A. Rule 12(b)(6) Motion to Dismiss Standard
Defendants move to dismiss for failure to state claims upon which relief can be granted pursuant to Rule 12(b)(6) of the Federal Rules of Civil Procedure. When considering a motion under Rule 12(b)(6), this Court will dismiss a claim if the plaintiff fails to plead "enough facts to state a claim for relief that is plausible on its face." Bell Atlantic Corp. v. Twombly, 127 S.Ct. 1955, 1974 (2007). The complaint need only set forth a short and plain statement of the claim, giving the defendant fair notice of the claim and the grounds upon which it rests. Kingman Park Civic Ass'n v. Williams, 348 F.3d 1033, 1040 (D.C. Cir. 2003) (citing Conley v. Gibson, 355 U.S. 41, 47 (1957)). This Court must construe the allegations and facts in the complaint in the light most favorable to the plaintiff and must grant the plaintiff the benefit of all inferences that can be derived from the facts alleged. Barr v. Clinton, 370 F.3d 1196, 1199 (D.C. Cir. 2004) (citing Kowal v. MCI Comm'ns Corp., 16 F.3d 1271, 1276 (D.C. Cir. 1994)). However, the Court need not accept asserted inferences or conclusory allegations that are unsupported by the facts set forth in the complaint. Kowal, 16 F.3d at 1276. Nor must the court accept as true the plaintiff's legal conclusions. See Papasan v. Allain, 478 U.S. 265, 286 (1986); Alexis v. District of Columbia, 44 F. Supp. 2d 331, 336-37 (D.D.C. 1999).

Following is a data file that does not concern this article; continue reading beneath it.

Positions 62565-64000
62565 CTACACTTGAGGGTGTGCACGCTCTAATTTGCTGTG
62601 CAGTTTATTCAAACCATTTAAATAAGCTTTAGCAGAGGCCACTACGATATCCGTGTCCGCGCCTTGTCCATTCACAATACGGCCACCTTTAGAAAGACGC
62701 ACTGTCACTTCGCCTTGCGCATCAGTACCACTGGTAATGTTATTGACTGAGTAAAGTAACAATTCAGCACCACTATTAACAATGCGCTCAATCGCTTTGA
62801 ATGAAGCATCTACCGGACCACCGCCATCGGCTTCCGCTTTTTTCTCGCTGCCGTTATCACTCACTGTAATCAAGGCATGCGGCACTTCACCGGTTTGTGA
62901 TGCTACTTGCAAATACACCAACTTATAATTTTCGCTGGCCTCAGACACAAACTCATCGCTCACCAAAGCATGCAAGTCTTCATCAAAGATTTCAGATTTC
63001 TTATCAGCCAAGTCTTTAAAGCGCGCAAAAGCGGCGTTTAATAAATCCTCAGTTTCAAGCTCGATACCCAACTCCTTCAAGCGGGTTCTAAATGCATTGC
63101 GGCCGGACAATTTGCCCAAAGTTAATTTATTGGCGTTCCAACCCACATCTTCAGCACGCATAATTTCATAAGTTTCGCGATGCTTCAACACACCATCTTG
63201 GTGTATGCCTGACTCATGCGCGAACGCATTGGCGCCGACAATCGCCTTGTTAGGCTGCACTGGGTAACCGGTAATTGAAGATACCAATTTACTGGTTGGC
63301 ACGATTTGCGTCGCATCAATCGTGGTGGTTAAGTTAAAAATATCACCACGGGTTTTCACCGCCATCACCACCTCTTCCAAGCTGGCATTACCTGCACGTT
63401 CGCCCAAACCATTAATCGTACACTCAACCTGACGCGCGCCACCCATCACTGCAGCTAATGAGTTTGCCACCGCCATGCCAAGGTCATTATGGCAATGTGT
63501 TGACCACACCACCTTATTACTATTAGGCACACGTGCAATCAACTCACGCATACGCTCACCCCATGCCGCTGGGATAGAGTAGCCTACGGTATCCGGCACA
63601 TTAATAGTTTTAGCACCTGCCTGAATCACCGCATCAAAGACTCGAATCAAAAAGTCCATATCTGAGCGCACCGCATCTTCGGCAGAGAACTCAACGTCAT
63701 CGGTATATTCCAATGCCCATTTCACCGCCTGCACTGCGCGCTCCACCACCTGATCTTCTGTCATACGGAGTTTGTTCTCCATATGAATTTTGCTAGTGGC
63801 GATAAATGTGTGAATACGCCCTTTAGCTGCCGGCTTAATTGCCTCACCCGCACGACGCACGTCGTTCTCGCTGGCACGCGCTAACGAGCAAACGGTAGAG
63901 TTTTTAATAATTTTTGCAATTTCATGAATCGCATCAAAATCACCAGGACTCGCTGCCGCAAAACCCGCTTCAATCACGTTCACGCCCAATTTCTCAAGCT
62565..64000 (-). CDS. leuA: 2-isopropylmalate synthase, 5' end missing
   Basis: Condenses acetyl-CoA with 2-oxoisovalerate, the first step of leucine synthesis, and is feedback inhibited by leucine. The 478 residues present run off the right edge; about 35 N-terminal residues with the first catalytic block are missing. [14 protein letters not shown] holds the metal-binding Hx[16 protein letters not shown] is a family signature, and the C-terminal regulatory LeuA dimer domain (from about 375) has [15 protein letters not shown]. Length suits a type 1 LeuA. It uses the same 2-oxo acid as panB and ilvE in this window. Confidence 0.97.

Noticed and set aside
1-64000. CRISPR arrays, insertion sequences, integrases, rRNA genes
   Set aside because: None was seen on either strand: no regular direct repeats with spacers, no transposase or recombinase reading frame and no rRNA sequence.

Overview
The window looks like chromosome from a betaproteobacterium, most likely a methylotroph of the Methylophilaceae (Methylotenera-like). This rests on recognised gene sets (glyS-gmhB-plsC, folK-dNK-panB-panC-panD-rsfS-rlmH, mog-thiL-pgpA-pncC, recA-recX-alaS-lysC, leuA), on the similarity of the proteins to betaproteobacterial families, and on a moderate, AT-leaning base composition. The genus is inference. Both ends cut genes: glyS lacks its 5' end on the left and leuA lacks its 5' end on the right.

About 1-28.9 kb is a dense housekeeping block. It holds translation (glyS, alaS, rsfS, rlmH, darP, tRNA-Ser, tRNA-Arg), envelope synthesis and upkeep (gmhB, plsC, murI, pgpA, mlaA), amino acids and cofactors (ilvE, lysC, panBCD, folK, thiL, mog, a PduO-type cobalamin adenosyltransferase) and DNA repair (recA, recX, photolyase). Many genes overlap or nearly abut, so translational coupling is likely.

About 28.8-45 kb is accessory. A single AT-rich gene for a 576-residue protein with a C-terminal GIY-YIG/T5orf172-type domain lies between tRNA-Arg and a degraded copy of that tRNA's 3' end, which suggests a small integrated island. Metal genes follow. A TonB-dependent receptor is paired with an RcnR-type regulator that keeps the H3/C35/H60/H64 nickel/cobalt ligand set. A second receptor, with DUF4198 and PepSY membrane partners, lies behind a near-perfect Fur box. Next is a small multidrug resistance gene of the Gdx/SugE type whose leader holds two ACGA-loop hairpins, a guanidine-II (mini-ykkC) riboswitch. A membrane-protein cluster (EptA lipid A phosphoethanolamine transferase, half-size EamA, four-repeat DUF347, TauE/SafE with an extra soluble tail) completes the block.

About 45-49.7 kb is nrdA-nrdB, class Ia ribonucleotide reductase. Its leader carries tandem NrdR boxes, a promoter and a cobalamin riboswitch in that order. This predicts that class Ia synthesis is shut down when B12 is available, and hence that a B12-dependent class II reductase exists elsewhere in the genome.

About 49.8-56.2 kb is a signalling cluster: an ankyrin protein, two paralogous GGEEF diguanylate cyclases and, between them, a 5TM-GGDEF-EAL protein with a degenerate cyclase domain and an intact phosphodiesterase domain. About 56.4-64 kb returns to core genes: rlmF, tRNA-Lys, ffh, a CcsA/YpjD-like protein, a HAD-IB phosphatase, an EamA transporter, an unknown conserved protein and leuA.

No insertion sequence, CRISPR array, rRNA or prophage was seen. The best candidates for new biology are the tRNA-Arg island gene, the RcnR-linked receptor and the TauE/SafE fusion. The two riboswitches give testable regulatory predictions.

Generally, when a court relies upon matters outside the pleadings, a motion to dismiss must be treated as one for summary judgment and disposed of pursuant to Rule 56. See Fed. R. Civ. P. 12(d). However, "where a document is referred to in the complaint and is central to the plaintiff's claim, such a document attached to the motion papers may be considered without converting the motion to one for summary judgment." Vanover v. Hantman, 77 F. Supp 2d 91, 98 (D.D.C. 1999), aff'd, 38 F. App'x 4 (D.C. Cir. 2002) (citing Greenberg v. Life Ins. Co. of Va., 177 F.3d 507, 514 (6th Cir. 1999)). In such event, "the defendant may submit an authentic copy to the court to be considered on a motion to dismiss, and the court's consideration of the document does not require conversion of the motion to one for summary judgment." 11 James Wm. Moore et al., Moore's Federal Practice § 56.30 (3d ed. 1998); see, e.g., Faibisch v. University of Minnesota, 304 F.3d 797, 802-03 (8th Cir. 2002) (court could consider EEOC charge in deciding motion for judgment on pleadings, as court may rely on matters of public record); Weiner v. Klais & Co., 108 F.3d 86, 89 (6th Cir. 1997) (considering pension plan documents that defendant attached to the motion to dismiss part of the pleadings because the documents were referred to in the complaint and were central to plaintiff's claim for benefits under the plan). Here, both the plaintiff's original DCHRA complaint and the actual charge of discrimination provided to defendant UNICCO fall under this exception because the documents are integral to the plaintiff's claim and were attached to the parties respective pleadings, and the Court will consider the specified documents without converting defendants' motion to one for summary judgment.
B. Counts II, III, & IV: DCHRA Claims